-Presidential Turmoil-

On 7 December 2022 Peruvian President Pedro Castillo attempted to dissolve congress and rule by decree, declaring a nationwide state of emergency. He was immediately impeached by congress, with the armed forces and police making official statements that they backed the constitution, effectively deterring any belief that they would support Castillo’s attempt to suspend the current government. The crisis followed two impeachment votes that had failed, but the result of the emergency session of congress forced Castillo to seek asylum with the Mexican diplomatic mission, but he was detained enroute and remains in custody.

-The Vice President Takes Over and Civil Unrest Ensues –

Presidential authority passed to Vice President Dina Boluarte who was taken by surprise by the President’s declaration and disavowed any part in his plans. However, her administration has been challenged by civil unrest fomented by supporters of Castillo and even by those who don’t support him but are weary of politics as usual, government corruption, and extreme social stratification that reduces or redirects resources and infrastructure for the public. Protests and violent clashes with authorities have taken places in several regions, resulting in almost 50 deaths as of January 20th.  Blockades and checkpoints have limited access to goods and services in remote towns as supplies dwindle and prices double in some places, causing further anti-government sentiment as vulnerable populations continue to be the most affected by supply chain disruptions

-State of Emergency-

On 14 January Boluarte declared a 30-day state of emergency in response to unrest in the country, which increased public outcries for her resignation and even more extreme demands to dissolve congress as Castillo had planned. Despite Boluarte seeking early elections (in 2024) approval of Boluartes government as a whole is extremely low at around 30%, while over 50% of Peruvians polled believe that authorities have responded harshly to protests, many viewing the response and even the ousting of Castillo as the ‘oligarchy’ of the country exerting power over poor and indigenous populations, who were the main body of Castillo’s voters hoping he would bring change to what they see as a disinterested and corrupt government.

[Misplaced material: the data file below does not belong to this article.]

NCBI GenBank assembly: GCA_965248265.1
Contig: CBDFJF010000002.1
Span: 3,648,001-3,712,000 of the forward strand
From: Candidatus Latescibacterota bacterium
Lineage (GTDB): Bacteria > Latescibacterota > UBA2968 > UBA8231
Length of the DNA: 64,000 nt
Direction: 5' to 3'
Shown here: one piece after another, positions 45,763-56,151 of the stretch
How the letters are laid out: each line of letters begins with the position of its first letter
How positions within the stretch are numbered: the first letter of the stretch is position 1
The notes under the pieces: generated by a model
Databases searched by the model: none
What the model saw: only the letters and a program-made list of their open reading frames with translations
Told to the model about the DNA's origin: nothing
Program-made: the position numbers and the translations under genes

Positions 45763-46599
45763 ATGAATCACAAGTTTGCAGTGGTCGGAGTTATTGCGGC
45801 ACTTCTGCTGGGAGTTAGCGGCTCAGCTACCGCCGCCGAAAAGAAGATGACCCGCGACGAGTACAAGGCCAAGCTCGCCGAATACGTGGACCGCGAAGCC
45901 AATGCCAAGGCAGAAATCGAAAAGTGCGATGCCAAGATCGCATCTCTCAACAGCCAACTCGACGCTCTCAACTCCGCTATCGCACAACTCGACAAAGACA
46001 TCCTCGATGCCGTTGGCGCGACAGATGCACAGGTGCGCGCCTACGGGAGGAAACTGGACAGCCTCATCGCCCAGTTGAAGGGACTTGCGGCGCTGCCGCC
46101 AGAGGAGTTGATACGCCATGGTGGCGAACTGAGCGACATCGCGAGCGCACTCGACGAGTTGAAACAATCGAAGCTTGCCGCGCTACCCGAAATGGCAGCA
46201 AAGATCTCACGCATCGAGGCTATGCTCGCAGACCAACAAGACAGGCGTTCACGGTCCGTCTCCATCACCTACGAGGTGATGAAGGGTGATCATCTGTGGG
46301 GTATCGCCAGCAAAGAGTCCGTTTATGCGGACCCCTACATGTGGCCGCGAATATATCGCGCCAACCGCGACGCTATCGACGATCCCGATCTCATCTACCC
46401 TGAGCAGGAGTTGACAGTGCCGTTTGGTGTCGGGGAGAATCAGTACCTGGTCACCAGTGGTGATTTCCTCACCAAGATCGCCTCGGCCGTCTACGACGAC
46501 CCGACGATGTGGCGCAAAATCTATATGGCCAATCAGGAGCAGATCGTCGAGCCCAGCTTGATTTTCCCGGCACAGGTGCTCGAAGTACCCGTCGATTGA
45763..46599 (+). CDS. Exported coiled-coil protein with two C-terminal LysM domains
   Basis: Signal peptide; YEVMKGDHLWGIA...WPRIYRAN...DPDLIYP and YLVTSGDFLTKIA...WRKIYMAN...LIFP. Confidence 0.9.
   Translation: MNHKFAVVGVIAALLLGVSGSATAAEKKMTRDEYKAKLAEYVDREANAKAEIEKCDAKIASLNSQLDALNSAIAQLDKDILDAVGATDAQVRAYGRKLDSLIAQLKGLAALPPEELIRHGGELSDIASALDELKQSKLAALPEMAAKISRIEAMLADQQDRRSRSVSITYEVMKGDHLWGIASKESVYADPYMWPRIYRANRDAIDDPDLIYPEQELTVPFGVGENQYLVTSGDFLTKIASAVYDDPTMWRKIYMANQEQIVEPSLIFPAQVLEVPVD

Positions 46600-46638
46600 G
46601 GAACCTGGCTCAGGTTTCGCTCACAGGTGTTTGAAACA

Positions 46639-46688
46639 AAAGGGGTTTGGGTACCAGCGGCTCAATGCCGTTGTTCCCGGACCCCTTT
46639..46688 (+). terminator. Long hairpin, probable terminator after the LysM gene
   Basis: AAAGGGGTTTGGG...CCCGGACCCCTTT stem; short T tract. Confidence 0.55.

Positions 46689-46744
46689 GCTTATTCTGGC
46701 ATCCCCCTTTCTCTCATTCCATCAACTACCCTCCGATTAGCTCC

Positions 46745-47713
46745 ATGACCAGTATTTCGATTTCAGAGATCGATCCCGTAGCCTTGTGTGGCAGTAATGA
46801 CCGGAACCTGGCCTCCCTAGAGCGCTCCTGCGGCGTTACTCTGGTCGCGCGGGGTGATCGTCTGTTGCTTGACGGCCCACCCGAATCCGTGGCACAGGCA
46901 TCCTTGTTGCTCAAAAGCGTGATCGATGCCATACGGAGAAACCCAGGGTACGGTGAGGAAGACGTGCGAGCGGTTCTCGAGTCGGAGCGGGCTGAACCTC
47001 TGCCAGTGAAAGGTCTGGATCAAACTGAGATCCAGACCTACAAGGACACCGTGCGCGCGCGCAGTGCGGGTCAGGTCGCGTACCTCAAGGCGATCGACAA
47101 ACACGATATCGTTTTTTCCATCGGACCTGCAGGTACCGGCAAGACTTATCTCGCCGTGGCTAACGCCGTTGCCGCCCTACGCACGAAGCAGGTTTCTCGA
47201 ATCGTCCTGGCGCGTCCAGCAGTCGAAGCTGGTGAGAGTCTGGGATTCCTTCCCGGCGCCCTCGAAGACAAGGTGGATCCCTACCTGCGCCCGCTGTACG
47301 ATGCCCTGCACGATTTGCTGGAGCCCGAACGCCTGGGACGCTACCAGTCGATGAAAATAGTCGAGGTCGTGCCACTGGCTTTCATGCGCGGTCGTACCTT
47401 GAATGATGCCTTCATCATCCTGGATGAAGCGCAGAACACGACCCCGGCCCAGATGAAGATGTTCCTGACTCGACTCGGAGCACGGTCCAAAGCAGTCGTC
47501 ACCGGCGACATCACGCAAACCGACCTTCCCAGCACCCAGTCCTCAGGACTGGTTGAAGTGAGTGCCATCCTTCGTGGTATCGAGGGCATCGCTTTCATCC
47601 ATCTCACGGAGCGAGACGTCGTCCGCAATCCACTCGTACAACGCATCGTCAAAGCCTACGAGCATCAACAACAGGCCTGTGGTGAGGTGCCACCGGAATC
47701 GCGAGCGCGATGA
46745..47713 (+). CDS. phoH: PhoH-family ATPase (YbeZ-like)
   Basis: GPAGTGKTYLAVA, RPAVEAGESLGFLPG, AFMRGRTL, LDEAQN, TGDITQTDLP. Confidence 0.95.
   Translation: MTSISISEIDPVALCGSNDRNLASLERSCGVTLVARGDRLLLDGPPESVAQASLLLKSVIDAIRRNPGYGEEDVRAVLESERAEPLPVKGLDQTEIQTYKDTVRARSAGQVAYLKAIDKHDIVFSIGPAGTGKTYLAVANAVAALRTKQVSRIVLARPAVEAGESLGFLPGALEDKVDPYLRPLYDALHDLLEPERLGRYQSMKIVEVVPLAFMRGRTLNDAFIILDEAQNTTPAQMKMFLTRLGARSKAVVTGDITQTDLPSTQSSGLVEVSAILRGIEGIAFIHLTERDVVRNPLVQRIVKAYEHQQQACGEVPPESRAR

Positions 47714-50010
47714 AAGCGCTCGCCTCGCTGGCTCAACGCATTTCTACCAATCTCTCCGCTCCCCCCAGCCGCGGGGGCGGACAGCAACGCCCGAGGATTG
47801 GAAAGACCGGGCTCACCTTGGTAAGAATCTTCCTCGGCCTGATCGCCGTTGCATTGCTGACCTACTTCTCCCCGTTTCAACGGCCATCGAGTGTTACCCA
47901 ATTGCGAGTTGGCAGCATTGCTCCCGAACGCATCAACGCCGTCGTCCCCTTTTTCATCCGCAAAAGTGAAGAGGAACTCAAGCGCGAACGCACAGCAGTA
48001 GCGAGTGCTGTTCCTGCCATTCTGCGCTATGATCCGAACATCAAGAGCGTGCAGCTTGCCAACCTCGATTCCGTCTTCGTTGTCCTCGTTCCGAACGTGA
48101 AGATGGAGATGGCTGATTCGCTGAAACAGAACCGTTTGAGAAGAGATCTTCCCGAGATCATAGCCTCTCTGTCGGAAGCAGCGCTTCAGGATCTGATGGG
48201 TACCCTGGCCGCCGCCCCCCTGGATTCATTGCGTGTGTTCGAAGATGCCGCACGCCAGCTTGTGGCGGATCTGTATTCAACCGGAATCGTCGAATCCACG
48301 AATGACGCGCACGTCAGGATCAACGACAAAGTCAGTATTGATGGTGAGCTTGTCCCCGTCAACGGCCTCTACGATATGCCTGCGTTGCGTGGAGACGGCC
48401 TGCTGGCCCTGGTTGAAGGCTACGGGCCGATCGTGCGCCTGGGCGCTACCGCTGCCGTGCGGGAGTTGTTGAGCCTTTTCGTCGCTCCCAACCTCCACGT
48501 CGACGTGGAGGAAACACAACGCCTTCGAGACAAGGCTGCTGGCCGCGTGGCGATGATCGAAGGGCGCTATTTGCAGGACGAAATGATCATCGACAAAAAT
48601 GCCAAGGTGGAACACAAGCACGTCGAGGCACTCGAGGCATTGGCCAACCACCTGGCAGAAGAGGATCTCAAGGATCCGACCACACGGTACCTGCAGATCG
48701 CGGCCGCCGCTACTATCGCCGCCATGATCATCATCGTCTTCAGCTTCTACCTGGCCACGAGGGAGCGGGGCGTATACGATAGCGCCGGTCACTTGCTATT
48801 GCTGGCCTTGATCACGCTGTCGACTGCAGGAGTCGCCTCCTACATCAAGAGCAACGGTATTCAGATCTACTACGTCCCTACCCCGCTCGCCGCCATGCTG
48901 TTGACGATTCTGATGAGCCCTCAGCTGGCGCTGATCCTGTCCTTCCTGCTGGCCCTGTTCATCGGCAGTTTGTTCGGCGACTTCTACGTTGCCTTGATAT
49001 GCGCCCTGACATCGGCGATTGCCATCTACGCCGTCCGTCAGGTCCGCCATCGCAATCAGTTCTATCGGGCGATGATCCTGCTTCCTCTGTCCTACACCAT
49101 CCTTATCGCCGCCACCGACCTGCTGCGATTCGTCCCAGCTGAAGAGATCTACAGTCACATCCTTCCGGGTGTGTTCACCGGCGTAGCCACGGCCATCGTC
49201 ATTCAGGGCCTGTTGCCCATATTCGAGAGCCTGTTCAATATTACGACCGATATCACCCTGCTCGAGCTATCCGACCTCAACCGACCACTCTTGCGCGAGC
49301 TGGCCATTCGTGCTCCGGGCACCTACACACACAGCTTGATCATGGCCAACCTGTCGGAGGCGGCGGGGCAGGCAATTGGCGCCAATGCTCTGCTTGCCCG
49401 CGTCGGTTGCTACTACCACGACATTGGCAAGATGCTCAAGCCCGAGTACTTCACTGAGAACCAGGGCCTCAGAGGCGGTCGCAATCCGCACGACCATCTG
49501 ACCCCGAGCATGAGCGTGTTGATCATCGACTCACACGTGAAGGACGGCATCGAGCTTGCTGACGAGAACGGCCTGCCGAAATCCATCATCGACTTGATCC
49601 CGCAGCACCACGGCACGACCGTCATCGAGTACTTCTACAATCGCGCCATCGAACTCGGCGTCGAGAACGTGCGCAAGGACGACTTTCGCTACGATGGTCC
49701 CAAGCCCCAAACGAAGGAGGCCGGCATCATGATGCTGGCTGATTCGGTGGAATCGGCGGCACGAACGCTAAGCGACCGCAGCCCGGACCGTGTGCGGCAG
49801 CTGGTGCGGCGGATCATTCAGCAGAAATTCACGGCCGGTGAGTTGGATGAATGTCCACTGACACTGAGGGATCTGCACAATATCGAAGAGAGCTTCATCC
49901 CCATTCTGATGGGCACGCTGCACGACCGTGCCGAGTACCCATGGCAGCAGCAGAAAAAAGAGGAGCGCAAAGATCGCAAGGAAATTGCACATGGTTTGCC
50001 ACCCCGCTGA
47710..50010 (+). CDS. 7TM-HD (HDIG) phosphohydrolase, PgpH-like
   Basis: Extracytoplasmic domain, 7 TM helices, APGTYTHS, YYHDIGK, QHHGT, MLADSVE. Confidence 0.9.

-Likelihood of Escalation-

So far it seems likely that protests will continue and may escalate substantially over the coming months. Congress and the current president are holding firm in their positions and policy advocacy; supporting early elections being one of the only concessions they are making in the face of public sentiment and response to their handling of the crisis. The death toll has also been a rallying point for disparate organizations and populations, who now believe they have a converging interest in changing the current government or fomenting opposition. In past crisis citizens have blocked roads and even committed acts of arson during protests whether security force actions prompted escalations or were escalated in kind.

-Effects on Business Travel-

Similar to concurrent unrest in Brazil, another example of a regional increase in political and travel risk, in a best-case scenario in the near term, roadblocks and protests will be an inconvenience that security planners will need to account for when making arrangements for personnel working in or visiting Peru. However, given past trends in the country and the acuteness of the current crisis organizations doing business in the country should consider it a high security risk for any personnel, local or visiting, for the foreseeable future. And while little to no reports exist of any current or former local criminal and terrorist organizations taking advantage of or directly encouraging the country’s civil unrest, security planners or organizational contract firms should be on the lookout for any reports or intelligence that could indicate a resurgence of activity. Peru suffered over a decade of civil war, terrorism, and government violence through the 1990s, with some insurgent elements surviving to this day, sometimes in business with drug trafficking organizations.


To date, Black Mountain Solutions has supported its various clients with the extractions and evacuations of over 30+ staff/travelers from several locations inside Peru including Cuzco, Lima & Arequipa.

Black Mountain Solutions can provide the following:

  • Local Bilingual Security coordinator
  • Security trained drivers
  • Security VIP Executive Protection Agents
  • Vehicles (both armored & conventional)